All of the above forecasting applications require an accurate dynamic model to capture the linear and nonlinear interrelationships between the different input variables for achieving accurate and reliable predictions in a timely manner. Although current forecasting and modelling techniques have already resulted in tremendous improvements in race performance for high-funded F1 teams such as McLaren, the future advancements in time series modelling techniques and feature selection/reduction methods and expected to result in much higher speeds, shorter lap times and better placings even for the less funded teams.

Modelling of system dynamics

The modelling of system dynamics involves defining the relationship between output and input observations which is required for the design of optimal control systems for anti-lock brake control, anti-jerk control, traction control, as well as launch control and anti-wheelie control for motorcycles.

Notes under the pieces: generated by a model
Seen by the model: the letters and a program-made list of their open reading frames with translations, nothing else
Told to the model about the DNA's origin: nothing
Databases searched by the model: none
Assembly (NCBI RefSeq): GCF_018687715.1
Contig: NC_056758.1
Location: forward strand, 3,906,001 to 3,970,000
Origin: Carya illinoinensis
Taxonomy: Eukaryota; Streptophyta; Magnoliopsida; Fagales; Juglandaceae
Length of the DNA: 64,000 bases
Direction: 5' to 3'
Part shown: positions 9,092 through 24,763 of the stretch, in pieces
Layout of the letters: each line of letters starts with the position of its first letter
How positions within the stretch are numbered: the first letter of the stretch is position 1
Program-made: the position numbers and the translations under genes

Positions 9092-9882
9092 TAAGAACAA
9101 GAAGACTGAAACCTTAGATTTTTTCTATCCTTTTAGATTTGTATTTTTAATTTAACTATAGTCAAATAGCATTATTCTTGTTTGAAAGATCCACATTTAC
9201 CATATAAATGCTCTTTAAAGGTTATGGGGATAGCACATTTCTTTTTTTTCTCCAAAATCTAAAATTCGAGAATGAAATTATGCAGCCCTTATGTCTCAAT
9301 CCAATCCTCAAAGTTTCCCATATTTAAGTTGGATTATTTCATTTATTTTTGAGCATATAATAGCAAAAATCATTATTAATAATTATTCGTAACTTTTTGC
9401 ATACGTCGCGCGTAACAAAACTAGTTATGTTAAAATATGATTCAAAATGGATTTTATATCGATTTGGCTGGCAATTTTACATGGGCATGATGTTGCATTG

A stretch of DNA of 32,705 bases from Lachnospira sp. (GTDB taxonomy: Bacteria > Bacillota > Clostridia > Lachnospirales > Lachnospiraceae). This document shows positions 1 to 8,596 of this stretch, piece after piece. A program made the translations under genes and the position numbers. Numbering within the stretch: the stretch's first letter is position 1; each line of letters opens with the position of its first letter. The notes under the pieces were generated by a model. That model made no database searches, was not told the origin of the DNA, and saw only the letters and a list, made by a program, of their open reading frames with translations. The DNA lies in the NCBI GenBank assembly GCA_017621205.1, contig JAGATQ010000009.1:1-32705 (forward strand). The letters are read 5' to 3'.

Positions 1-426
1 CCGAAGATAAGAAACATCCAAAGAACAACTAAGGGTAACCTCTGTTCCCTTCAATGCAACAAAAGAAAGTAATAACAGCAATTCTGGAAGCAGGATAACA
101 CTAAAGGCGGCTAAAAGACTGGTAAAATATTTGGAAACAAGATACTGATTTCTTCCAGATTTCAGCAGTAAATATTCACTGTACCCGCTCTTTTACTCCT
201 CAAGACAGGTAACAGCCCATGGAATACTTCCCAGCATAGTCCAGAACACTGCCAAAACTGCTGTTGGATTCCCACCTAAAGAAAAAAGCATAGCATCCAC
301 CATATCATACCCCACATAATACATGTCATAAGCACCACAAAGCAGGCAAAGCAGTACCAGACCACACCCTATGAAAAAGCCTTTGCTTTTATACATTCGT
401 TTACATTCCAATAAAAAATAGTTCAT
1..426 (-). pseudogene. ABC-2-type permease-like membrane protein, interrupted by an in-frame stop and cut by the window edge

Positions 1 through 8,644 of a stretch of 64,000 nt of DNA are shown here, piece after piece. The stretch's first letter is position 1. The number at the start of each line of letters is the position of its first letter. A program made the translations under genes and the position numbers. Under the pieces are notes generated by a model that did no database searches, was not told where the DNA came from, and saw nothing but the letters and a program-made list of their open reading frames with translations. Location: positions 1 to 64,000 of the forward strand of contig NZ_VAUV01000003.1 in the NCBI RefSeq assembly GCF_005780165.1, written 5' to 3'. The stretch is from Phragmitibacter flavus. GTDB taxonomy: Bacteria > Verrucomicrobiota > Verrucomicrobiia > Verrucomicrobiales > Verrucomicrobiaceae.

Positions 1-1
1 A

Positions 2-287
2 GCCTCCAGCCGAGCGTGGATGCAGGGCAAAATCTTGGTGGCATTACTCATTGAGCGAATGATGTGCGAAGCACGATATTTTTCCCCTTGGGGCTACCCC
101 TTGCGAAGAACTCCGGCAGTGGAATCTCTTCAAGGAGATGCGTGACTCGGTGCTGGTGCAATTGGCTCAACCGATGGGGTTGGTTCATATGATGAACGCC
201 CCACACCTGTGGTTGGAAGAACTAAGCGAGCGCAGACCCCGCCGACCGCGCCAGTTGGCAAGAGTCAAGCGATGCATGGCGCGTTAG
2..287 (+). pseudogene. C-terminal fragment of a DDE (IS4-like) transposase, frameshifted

For linear systems, this process involves deriving a transfer function representation of the system (a function than captures the linear relationship between the system output y(t) and input x(t), i.e. TF = y(t)/x(t) ) which is essential for the design of linear optimal and robust control methods such as the linear quadratic regulator (LQR) and H-infinity methods.

Obtaining an accurate representation of the plant dynamics is exceptionally important in many complex systems where the relationship between the output and input is highly nonlinear. Examples of nonlinear dynamics can be seen in many electric vehicle and motorbike subsystems including the wheel slip dynamics, anti-lock braking system (ABS) and the drivetrain system. An accurate representation of the nonlinear relationships present in the above mentioned subsystems such as nonlinear friction, hysteresis, backlash and dead zone will allow the design of nonlinear controllers for achieving improved control performance [6-8].